– Ruth Coulson
(Ruth is with the Australian African Violet Association and lives on the Central North Coast of NSW)
(Originally published on the African Violets Down Under Facebook page.(www.facebook.com/groups/241227626277942/?fref=nf)
If you shouldn’t repot African violets in cold weather, what can you do?
Why groom them, of course!
Growth is much slower in cool conditions and the flowers are less prolific. But the upside is that the flowers are often larger, richer in colouring and last longer.
But they do eventually die and will need to be removed. Outer leaves will deteriorate and need to be removed. And, naturally those pesky suckers will appear and need removal. There is plenty to do.
But what can you do to improve a plant that is well overdue for repotting without actually repotting it?
Photograph 1 is such a plant. It is Frosted Denim, a very lovely miniature. It has leaves out of place and growing in a curve, the plant itself is an odd shape, there is a sucker and many marked leaves. A bit of a mess, but trying to flower anyway.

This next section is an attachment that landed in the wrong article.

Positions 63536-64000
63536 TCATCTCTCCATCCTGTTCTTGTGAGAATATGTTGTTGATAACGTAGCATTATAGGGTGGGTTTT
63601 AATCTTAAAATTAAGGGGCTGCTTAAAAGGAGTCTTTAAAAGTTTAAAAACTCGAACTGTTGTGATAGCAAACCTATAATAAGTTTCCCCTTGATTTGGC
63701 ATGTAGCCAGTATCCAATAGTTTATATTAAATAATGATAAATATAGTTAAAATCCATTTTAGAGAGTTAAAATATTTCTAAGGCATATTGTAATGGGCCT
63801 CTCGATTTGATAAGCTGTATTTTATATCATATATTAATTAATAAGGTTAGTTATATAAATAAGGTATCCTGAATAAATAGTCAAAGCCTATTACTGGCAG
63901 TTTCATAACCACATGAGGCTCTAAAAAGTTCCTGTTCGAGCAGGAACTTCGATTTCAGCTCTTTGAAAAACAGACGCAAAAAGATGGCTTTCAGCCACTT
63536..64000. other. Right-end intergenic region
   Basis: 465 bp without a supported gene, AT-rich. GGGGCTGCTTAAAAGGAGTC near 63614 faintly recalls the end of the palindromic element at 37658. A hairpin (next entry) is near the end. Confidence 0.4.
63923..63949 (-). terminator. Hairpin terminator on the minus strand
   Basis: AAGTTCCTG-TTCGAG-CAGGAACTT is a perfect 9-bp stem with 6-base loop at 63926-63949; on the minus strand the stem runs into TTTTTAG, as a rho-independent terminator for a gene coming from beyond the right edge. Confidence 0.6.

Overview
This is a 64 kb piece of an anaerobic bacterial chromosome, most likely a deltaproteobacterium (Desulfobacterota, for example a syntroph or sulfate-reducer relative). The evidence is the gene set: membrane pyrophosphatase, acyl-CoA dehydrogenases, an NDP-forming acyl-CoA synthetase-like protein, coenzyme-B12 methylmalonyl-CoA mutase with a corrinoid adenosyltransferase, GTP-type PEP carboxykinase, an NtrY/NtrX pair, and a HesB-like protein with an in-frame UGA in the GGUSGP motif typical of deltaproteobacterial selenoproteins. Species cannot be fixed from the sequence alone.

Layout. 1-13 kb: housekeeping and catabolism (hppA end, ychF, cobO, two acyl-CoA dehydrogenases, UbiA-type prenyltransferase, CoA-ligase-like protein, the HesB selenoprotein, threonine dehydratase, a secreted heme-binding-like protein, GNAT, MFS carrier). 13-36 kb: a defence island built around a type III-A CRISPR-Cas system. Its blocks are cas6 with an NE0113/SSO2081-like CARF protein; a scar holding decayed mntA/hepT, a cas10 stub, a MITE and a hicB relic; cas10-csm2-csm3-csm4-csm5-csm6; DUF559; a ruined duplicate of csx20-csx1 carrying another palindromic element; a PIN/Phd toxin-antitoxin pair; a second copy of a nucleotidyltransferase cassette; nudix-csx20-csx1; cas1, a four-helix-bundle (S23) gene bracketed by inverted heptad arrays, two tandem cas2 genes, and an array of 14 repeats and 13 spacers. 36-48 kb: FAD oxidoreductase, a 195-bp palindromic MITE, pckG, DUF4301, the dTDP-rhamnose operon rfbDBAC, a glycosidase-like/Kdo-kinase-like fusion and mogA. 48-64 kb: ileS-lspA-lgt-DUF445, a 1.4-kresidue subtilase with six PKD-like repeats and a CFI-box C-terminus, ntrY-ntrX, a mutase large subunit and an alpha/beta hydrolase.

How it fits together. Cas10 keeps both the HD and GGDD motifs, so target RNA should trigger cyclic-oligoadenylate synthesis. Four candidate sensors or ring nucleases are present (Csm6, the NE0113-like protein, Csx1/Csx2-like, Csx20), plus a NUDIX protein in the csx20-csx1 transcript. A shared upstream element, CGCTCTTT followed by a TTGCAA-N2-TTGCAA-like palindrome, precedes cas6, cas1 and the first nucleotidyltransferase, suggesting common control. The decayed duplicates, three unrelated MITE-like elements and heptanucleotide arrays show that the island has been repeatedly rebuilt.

Photograph 2 was taken after I had groomed it. What I did was remove outside leaves until the worst of the marked and deteriorated ones were gone. I lifted the multitude of flower buds above the leaves so they could be seen. There was a very small “neck” on the plant, so I added a small amount of potting mix under the leaves. This sort of thing can be done at any time of the year and the impact on the plant is only minor, although it does look much better, even though it is a bit open in growth.
Photograph 3 shows a further step that can be taken if you want to produce a high quality plant. I removed a further six leaves so that only one remains with marks on it. Those leaves were supporting the axils from which the flowers and buds were growing so I removed those as well. When I had done that it had a neck around 7 or 8 mm. It was impossible to cover that much by just adding potting mix, so I did a procedure that some of us call “lowering in the pot”. I slipped it out of the pot, sliced a careful 8mm off the bottom of the root ball and slipped it back in the same pot, adding mix at the top so the lowest leaves are once more at the level of the top of the potting mix.
Photograph 4 shows the leaves and flower buds I removed. No problem though. It won’t take long to grow a bit and produce more flowers. And on a much lovelier plant this time!
CAUTION: don’t undertake anything like “lowering in the pot” if you don’t have pretty warm conditions. Even in my plant room which never gets really cold I will keep it under a clear cover for a few weeks to grow a few new roots.